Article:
You can calculate the escape velocity from any body in space as long as you know its radius and its mass. For example, using the above equation, we can calculate the escape velocity of the Moon. From its equator, the Moon has a radius of 1 738 km. It also has an estimated mass of 7.342 × 1022 kg. This means that the Moon’s escape velocity is 2.38 km/s. That is much less than the 11.2 km/s it takes to get off the Earth. In the future, perhaps rockets will be built on and take off from the Moon rather than from Earth!

Infographic - Text Version

The escape velocity of Mars is 4.25 km.s. The escape velocity of Earth is 11.19 km/s. The escape velocity of Venus is 10.36 km/s. The escape velocity of Mars is 5.03 km/s. The escape velocity of Saturn is 36.09 km/s. The escape velocity of Uranus is 21.38 km/s. The escape velocity of Neptune is 23.56 km/s. The escape velocity of Jupiter is 60.20 km/s.

Did you know?

As of 2019, only 24 humans have ever reached escape velocity. They were the crews of the Apollo missions that flew to the Moon between 1968 and 1972.

We’ve taken a first glimpse at the rocket science needed to get the Falcon Heavy (and a Roadster playing David Bowie) into space. All we need to do is accelerate the rocket to 11.2 km/s and point it upwards. As the scientists and engineers at SpaceX know well, acceleration and pointing the rockets are the hard part!

• Have you watched a rocket launch before? Have you heard the launch team talk about boosters firing and boosters falling away? What do you think is the purpose of boosters?
• If you could launch something into space, what would you choose? Why?
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• What would be the advantage, from an escape velocity perspective, of sending spacecraft to Mars from the Moon or a space station?
• What are the advantages and disadvantages of reusable rocket boosters like the Falcon Heavy compared to older rockets like the Saturn V for sending spacecraft beyond Earth orbit?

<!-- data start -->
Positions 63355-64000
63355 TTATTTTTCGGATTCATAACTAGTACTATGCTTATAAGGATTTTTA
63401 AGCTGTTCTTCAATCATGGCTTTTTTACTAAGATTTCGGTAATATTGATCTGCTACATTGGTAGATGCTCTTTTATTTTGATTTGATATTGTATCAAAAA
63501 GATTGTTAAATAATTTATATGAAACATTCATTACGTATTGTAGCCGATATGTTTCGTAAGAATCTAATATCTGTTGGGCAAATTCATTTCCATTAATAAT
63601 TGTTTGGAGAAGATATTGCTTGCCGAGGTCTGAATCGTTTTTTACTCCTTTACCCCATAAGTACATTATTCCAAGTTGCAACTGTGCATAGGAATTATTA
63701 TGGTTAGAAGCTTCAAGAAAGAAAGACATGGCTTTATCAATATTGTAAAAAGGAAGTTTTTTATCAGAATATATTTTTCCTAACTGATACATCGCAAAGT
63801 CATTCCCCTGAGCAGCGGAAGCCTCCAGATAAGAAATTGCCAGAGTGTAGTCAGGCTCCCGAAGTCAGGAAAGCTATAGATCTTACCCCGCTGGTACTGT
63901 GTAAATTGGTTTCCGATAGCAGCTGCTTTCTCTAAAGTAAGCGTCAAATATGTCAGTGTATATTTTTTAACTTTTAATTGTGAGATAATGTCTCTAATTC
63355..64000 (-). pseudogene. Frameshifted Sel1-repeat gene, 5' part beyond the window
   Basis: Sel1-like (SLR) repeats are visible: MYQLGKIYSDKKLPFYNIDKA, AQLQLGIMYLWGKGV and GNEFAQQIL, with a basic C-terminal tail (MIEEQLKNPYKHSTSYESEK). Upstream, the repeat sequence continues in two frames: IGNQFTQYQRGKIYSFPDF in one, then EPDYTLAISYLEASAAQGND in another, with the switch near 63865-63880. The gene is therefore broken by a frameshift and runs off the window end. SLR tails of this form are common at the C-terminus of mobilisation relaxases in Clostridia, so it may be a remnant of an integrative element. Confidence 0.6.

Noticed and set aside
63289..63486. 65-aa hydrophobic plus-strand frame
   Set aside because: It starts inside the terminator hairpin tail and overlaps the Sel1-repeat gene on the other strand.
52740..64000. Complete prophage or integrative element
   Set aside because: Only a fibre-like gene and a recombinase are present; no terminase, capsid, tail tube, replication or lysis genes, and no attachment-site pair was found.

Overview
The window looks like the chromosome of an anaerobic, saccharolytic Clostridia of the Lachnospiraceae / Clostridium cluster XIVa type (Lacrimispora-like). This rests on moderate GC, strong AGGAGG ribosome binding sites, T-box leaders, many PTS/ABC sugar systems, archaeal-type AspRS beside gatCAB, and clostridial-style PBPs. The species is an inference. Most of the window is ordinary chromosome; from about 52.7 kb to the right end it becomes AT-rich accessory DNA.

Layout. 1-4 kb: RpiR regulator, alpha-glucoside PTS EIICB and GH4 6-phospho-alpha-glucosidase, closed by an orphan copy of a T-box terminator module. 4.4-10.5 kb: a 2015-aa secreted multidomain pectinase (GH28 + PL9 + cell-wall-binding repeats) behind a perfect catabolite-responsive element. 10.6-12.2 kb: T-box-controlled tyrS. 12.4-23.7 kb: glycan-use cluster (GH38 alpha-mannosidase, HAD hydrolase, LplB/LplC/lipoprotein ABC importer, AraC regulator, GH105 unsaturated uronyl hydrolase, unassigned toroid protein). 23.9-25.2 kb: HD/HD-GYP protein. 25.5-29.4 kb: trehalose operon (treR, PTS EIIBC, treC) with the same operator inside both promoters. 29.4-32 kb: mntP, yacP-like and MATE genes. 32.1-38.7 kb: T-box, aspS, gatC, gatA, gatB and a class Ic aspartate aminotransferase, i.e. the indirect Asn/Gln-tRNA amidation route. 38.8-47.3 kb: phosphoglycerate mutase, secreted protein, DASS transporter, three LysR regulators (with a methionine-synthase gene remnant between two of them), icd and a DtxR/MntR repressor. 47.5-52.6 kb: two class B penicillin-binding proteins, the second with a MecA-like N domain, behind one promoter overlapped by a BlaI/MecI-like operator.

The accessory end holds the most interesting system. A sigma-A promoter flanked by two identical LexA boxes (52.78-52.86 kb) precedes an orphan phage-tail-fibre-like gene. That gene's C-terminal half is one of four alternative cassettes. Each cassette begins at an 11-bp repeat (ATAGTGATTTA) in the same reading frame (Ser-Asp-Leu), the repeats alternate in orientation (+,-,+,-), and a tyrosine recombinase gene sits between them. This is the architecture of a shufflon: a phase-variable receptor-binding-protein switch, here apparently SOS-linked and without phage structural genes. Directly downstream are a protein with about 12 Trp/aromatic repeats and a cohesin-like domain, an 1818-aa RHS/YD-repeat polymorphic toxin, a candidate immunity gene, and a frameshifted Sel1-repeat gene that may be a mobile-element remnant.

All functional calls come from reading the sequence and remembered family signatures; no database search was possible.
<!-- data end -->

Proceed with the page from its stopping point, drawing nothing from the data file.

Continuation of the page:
• What would the advantages and disadvantages of launching spacecraft to the Moon or Mars from low Earth orbit (e.g., from the International Space Station) vs. from the surface of the Earth? Would the benefits outweigh the costs?
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• What is escape velocity? Is escape velocity actually a velocity? Explain.
• How does the size of planetary body impact on its escape velocity?
• Does there come a point where a mass is too large to get off the Earth? Explain.
•

• Is the cost and risk of sending spacecraft beyond Earth orbit justified by the scientific gains?

• What media you seen heard or read about the Falcon Heavy? What types of media were used by SpaceX to promote the lift-off event? What audiences is the company targeting? How does the media from SpaceX differ from the media produced by NASA?
• Does a media stunt such as launching a car into space help raise awareness of and support of space exploration?

• This article and embedded video can be use for Physics and Space Science teaching and learning related to planetary science. Concepts introduced include rocket, escape velocity, mass (M), radius (r), center, distance and Newton’s universal constant of gravity (G).
• After reading this article, teachers could have students consolidate their understanding of escape velocity using a Concept Definition Web learning strategy. Ready-to-use Concept Definition Web reproducibles are available in [Google doc] and [PDF] formats.
• For a math and physics focus and follow-up to reading this article, teachers could have students calculate the escape velocity for the other planets, given their mass and radius measurements. Their answers could be checked using the graphic in the article titled Escape Velocities from Planets in our Solar System.

Living Space

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Fact sheet from SpaceX on the Falcon Heavy rocket; includes, infographics, stats, and videos.

A Year After SpaceX’s 1st Falcon Heavy Launch, Starman (and a Tesla) Sail On (2019)

Article by Mike Wall exploring the status of the Tesla that was launched into space with the Falcon Heavy.

## References

Barnett, A., & Wattles, J. (2018). SpaceX Falcon Heavy: How it stacks up with other massive rockets. CNN.

The Editors of Encyclopaedia Britannica. (2016). Escape velocity.

Grayzeck, E. (2017). Moon fact sheet. NASA.

Softschools.com. (n.d.) Escape velocity formula.

Space Exploration Technologies Corp.(2018). Falcon Heavy technical overview.

Williams, D. (2019). Earth fact sheet. NASA.

Williams, D. (2017). Planetary fact sheet. NASA.